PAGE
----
I believe our disagreement can be reduced to three problematic premises; first the premise that knowledge must be verified by observation; second, that true statements must be precise; and third, that a statement cannot be true unless it is also known. To thoroughly refute each of these premises is no simple task, so I have to ask that you bear with me while we examine each.
From the position that all knowledge must be verified by observation there follow some interesting conclusions:
(1) It is impossible for me to know whether the statement "Toonia is feeling calm," is true or false. I can only verify statements such as "Toonia has a slow heart rate," "Toonia has low levels of cortisol in her bloodstream," or "Toonia is slouched in her chair." I cannot verify the statement "Toonia is feeling calm," because Toonia's subjective experience is unverifiable to all but Toonia herself.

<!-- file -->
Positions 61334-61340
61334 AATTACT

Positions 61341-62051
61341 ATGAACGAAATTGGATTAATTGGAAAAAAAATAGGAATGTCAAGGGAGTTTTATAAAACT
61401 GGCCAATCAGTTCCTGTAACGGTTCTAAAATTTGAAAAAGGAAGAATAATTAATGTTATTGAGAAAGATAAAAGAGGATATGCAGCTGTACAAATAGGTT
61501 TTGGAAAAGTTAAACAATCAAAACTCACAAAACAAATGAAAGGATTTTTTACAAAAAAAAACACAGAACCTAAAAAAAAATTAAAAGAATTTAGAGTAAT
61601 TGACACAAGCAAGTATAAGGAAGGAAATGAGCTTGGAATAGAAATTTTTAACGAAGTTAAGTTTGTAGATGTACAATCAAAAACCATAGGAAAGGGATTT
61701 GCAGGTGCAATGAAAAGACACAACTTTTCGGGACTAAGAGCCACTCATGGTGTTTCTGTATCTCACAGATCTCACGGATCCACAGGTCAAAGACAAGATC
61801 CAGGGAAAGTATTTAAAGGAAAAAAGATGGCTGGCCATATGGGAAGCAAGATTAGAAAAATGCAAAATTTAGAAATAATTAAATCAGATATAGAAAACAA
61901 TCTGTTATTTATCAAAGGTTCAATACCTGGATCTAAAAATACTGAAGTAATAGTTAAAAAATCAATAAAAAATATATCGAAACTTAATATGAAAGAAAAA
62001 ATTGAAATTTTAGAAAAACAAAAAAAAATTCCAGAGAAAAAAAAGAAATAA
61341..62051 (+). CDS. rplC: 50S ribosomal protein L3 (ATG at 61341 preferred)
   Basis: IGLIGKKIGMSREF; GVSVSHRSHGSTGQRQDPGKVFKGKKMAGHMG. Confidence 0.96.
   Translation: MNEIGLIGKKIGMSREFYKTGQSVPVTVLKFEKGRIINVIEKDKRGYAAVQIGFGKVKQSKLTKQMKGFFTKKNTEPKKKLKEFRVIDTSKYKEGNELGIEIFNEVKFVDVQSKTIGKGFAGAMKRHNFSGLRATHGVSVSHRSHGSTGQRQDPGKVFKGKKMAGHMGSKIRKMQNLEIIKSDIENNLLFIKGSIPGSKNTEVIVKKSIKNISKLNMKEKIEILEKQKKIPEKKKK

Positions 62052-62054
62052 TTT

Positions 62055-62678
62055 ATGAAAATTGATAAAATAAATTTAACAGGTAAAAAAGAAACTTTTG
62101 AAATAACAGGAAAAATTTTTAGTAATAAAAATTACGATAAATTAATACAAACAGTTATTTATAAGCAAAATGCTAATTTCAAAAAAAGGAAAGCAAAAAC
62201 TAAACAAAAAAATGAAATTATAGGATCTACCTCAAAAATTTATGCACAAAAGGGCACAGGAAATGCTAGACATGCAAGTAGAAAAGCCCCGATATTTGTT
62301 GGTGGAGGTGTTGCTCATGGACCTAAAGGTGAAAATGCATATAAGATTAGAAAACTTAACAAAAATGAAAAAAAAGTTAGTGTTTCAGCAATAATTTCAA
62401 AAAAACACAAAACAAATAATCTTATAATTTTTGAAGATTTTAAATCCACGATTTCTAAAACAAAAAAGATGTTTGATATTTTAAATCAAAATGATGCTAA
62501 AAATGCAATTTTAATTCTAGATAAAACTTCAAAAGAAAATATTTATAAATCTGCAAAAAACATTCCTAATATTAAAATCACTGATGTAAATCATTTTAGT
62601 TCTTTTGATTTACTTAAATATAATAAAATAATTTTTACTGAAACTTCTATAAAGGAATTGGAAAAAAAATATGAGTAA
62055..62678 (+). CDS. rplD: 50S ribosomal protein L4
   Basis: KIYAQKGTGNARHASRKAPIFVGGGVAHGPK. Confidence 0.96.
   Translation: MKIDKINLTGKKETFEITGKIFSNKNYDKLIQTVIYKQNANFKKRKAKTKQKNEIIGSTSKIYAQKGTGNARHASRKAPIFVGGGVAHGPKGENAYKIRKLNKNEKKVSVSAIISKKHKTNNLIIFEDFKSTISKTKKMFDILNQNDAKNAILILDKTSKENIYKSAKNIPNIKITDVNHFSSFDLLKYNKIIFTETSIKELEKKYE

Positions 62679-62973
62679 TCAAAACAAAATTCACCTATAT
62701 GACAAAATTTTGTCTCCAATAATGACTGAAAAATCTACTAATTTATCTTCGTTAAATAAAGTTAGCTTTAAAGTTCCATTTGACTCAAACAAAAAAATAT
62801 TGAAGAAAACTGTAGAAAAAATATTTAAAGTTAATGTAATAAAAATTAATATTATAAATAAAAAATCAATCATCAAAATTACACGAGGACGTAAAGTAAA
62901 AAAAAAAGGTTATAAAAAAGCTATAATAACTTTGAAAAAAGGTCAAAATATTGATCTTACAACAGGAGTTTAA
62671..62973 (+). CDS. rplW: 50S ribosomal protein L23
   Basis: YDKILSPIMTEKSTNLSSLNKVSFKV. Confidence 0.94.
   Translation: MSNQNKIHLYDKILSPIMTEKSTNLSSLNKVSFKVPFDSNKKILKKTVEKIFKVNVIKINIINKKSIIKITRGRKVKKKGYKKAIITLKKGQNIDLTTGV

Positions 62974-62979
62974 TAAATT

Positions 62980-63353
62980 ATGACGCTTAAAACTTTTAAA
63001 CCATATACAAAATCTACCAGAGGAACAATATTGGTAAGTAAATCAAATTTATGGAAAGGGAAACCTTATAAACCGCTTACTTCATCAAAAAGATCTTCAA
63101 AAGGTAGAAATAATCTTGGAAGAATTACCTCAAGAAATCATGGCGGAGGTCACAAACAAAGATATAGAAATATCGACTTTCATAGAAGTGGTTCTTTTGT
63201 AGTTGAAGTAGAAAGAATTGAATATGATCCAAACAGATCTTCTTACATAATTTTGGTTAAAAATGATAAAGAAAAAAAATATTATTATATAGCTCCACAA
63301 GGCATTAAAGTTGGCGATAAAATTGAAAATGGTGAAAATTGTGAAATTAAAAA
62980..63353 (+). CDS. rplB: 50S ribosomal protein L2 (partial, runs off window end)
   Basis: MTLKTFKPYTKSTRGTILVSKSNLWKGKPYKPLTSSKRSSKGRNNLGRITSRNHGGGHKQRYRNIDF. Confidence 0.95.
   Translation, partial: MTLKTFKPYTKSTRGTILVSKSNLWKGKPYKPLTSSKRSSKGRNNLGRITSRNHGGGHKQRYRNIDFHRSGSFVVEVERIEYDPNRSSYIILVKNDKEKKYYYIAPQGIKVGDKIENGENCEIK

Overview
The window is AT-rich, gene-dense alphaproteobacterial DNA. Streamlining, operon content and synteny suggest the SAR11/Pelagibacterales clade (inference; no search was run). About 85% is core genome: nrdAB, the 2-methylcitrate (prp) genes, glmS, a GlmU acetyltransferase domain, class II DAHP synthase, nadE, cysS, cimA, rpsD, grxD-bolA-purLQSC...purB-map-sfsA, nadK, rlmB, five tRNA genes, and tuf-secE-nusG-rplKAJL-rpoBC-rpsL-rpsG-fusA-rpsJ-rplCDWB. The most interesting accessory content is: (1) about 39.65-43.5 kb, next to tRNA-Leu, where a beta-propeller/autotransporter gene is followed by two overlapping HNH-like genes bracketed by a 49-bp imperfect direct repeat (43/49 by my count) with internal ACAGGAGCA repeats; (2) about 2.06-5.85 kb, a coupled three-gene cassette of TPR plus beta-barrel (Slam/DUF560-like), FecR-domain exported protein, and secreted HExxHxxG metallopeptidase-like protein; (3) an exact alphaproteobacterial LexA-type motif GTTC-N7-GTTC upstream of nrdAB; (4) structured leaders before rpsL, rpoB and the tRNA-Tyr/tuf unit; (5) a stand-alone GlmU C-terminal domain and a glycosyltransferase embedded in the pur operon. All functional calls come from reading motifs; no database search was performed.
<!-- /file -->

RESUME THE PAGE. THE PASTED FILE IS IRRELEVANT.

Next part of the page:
Therefore, only Toonia can really know whether the statement "Toonia is feeling calm" is true, such a statement is only subjectively verifiable.
(2) The kind of statements which can be inter-subjectively known are those of science, such as the statement "the electromagnetic waves arriving from the direction of the sky and interacting with the photosensitive proteins in my retina, have a wavelength between 440 and 490 nanometres." This statement can be verified by both of us.
Therefore, the statement in (2) can be known by Toonia and anyone else, or may be called objectively verifiable.
That difficulties may arise with such a pressuposition that knowledge must be verified by observation can be easily shown. For example, we can make the following deductions:
(3) The kind of statements commonly found in science, such as "every object in the universe attracts every other object of the universe with a force proportional to the objects' mass and distance" (i.e. universal quantifiers) are unverifiable, and therefore, unknowable